This book has grown on me since I read it and writing this review has made me realise that it impressed me more than I realised when first reading it. I would like to reread it to see if all the foreshadowing Jemisin includes matches up to the twist at the end and I would definitely like to read the sequel so I`ve increased my rating to 4 stars. This was far from a perfect novel but a strong debut with some unusual ideas.


Sky Burial
Sky Burial
by Xinran
Edition: Paperback
Price: £8.99

1 of 1 people found the following review helpful
4.0 out of 5 stars Fascinating and moving look at Tibet, 9 Mar. 2011
This review is from: Sky Burial (Paperback)
Xinran tells the story of Dr Shu Wen, a Chinese woman whose husband of only a few months was killed whilst serving as a doctor with the Chinese army in Tibet in the 1950s. Unable to accept that her husband is dead, Wen volunteers to serve as an army doctor herself and sets off for Tibet to find him. Shortly after she arrives she is separated from the army and ends up living with a nomadic Tibetan family for many years as she slowly learns the Tibetan language and way of life.

This is a beautiful, compelling story and it was fascinating to learn about the people of Tibet and their beliefs and customs. The book is based on a true story as told to Xinran although written like a novel. I felt Xinran's writing style was probably more suited to factual narrative (she is a journalist rather than a novelist) but this was still a good book and I will probably read her other books about China at some point.


Native Tongue
Native Tongue
by Suzette Haden Elgin
Edition: Paperback

3 of 3 people found the following review helpful
3.0 out of 5 stars A fascinating idea with some flaws, 9 Mar. 2011
This review is from: Native Tongue (Paperback)
Set in the future in a society which has stripped women of their legal rights and mankind is in contact with alien races. Linguists are more important than ever as people are needed who can learn these alien languages and assist at trade negotiations which are vital for Earth's continuing prosperity.

Because of the potential power they have, the linguists are hated and feared by society in general whilst women, both linguist and non-linguist, are considered little better than children (and annoying children at that). The book focuses on the linguist women in particular and their attempts to create a language just for women called Láadan (which Elgin actually worked on in quite a bit of detail).

Elgin is a linguist herself and I found her ideas about how mankind would learn to communicate with alien life forms fascinating. I found the feminist angle to the book harder to swallow. The book was published in 1984 shortly after the Equal Rights Amendment failed in the US. Being born in the UK in the 1980s myself, it's difficult for me to imagine and appreciate the effect of the failure of this amendment.

From reading this book it felt like Elgin really wanted us to hate her male characters; they're completely misogynistic with no redeeming qualities. And it worked; I did hate them and when one of them died I felt like cheering. But such one-dimensional characters don't really make for a great novel and it made her exploration of this future culture harder to believe in for me.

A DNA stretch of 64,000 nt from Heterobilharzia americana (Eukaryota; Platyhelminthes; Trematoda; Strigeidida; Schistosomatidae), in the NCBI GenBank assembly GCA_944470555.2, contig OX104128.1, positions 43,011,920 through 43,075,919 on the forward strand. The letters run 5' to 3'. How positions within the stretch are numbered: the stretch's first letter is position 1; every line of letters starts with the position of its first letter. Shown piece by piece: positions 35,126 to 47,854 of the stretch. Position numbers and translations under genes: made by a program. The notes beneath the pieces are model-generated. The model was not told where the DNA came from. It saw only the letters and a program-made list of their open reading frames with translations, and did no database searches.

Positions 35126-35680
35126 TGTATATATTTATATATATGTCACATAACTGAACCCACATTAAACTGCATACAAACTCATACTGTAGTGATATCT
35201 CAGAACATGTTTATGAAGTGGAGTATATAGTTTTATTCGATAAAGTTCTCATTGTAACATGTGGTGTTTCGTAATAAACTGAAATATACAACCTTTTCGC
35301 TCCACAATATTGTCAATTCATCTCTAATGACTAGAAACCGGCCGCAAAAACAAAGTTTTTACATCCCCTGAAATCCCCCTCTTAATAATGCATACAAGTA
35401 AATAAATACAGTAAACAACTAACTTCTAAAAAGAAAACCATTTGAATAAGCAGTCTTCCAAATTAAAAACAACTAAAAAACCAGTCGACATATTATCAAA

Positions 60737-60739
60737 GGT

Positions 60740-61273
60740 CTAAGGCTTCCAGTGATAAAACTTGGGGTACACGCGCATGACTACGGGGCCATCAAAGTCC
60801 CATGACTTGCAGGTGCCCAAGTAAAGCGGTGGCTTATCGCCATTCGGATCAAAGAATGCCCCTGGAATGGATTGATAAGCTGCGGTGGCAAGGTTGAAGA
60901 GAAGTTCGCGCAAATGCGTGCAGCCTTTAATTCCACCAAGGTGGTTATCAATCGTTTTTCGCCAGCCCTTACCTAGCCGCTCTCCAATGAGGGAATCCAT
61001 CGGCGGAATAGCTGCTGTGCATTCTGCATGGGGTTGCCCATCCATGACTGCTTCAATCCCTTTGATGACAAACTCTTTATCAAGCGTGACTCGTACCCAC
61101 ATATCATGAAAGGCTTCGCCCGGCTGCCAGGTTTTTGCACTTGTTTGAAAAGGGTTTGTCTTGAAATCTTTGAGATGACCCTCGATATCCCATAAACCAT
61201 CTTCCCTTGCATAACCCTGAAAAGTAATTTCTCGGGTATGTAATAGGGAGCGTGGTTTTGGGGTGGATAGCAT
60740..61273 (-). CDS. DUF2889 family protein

Still, an intriguing book even with its flaws and one I'm glad I've read.


The House of the Mosque
The House of the Mosque
by Kader Abdolah
Edition: Paperback

4 of 4 people found the following review helpful
5.0 out of 5 stars A beautiful and uplifting story, 1 Jan. 2011
"There was once a house, an old house, which was known as `the house of the mosque'."

So begins The House of the Mosque by Kader Abdolah.

Written by an Iranian author, now living in the Netherlands and writing in Dutch, The House of the Mosque follows an extended family who live in a house built onto a mosque in Senejan in Iran. The story starts in 1969 just before the first men land on the moon and continues through the Iranian Revolution of 1979 and the subsequent Iran-Iraq war.

Before reading this book, I knew very little about the above events or about Islam and its traditions but I didn't feel this affected my enjoyment of this book; in fact I would recommend this as a good starting point for someone who's interested in reading literature about this period or area.

The House of the Mosque is a beautifully written novel, fable like in style with perhaps a touch of magical realism. Abdolah has been criticised for not being accurate enough in his treatment of the events surrounding the Iranian Revolution and I don't know enough about the history of this period to know whether this criticism is accurate or not. But I think this is intended as a fable, as a fictionalised account of the author's experiences in Iran during the time of the revolution and as a homage to the `old ways', before the revolution changed things. The ending of the book makes it clear that to some extent this novel is autobiographical in nature and the novel is dedicated to Aqa Jaan, the main character in the book, `so I can let him go'. This is an emotional rather than factual account of this period of upheaval in Iran but despite the many struggles and sufferings described, the story is not depressing and ends on a note of hope that is truly uplifting.

A wonderful book and one that has made me interested in reading more literature about this area of the world.